In-memory columnstore databases are all the rage nowadays. But did you know SQL Server already used them back in 2012? The release of SQL Server 2012 introduced columnstoreindexes to the SQL Server database engine for the first time ever. Borrowing technology from the Power Pivot engine (now found in Power BI), these indexes drastically improve the performance of large analytical queries – exactly the kind of queries used in data warehouses.
When it comes to logging execution information in Integration Services, there are multiple options available. Do you take matters in your own hands and build your own custom logging framework? Or do you let the catalog take care of things?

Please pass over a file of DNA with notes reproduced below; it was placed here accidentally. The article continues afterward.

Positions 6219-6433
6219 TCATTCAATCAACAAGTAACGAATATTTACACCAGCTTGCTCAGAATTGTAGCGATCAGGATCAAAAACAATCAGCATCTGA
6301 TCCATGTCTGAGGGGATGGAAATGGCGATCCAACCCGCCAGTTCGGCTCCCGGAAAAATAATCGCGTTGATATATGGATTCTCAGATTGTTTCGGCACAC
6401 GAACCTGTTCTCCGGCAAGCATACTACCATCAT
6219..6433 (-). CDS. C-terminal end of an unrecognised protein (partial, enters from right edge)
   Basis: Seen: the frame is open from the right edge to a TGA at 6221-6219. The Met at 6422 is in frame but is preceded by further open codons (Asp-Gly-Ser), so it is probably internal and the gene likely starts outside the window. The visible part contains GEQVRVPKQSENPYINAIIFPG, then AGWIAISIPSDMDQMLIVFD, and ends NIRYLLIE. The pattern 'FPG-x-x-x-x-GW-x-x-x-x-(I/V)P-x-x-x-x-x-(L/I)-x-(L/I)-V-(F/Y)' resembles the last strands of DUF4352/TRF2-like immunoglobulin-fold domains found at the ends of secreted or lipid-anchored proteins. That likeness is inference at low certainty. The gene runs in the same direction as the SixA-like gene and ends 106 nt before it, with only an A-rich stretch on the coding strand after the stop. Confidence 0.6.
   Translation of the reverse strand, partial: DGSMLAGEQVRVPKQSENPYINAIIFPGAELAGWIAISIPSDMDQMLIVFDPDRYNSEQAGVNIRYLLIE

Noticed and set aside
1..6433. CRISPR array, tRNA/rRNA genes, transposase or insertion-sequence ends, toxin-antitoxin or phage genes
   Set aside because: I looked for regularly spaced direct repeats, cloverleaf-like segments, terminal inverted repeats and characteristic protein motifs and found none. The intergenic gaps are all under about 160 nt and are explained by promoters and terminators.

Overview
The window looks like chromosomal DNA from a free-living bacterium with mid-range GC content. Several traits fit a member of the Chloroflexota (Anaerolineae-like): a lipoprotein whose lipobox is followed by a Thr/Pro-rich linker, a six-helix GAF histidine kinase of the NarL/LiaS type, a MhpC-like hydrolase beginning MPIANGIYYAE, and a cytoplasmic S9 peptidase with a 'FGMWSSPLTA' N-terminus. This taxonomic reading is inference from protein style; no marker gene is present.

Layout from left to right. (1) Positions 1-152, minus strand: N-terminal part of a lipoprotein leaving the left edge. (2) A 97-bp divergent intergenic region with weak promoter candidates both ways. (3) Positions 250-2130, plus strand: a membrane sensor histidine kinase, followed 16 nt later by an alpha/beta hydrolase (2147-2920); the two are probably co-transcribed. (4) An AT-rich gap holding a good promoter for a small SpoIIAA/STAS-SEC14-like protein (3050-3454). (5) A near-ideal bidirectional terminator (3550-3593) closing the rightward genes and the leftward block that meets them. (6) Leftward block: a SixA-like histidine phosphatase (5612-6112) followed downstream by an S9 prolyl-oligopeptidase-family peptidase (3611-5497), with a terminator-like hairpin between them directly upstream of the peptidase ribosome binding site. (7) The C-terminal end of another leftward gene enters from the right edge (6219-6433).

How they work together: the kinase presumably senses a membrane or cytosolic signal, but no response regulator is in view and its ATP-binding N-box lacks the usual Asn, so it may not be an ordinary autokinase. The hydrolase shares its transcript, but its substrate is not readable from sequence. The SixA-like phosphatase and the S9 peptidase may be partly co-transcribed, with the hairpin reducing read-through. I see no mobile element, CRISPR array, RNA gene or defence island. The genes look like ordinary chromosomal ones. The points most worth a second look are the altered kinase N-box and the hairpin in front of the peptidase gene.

Can't decide? Check out our guidelines and tips on logging in your SSIS packages and projects.
You might be a developer like me. You might also wander around in the deep and dark layers of relational database systems. You might've been face to face with this thing some call a composite index.
Why are you talking in this denigrating tone?
Because in the fairly limited experience I have, I have seen some grave cases of index abuse. Of them, badly designed composite indexes - or multi-column indexes - were always the most aggravating ones.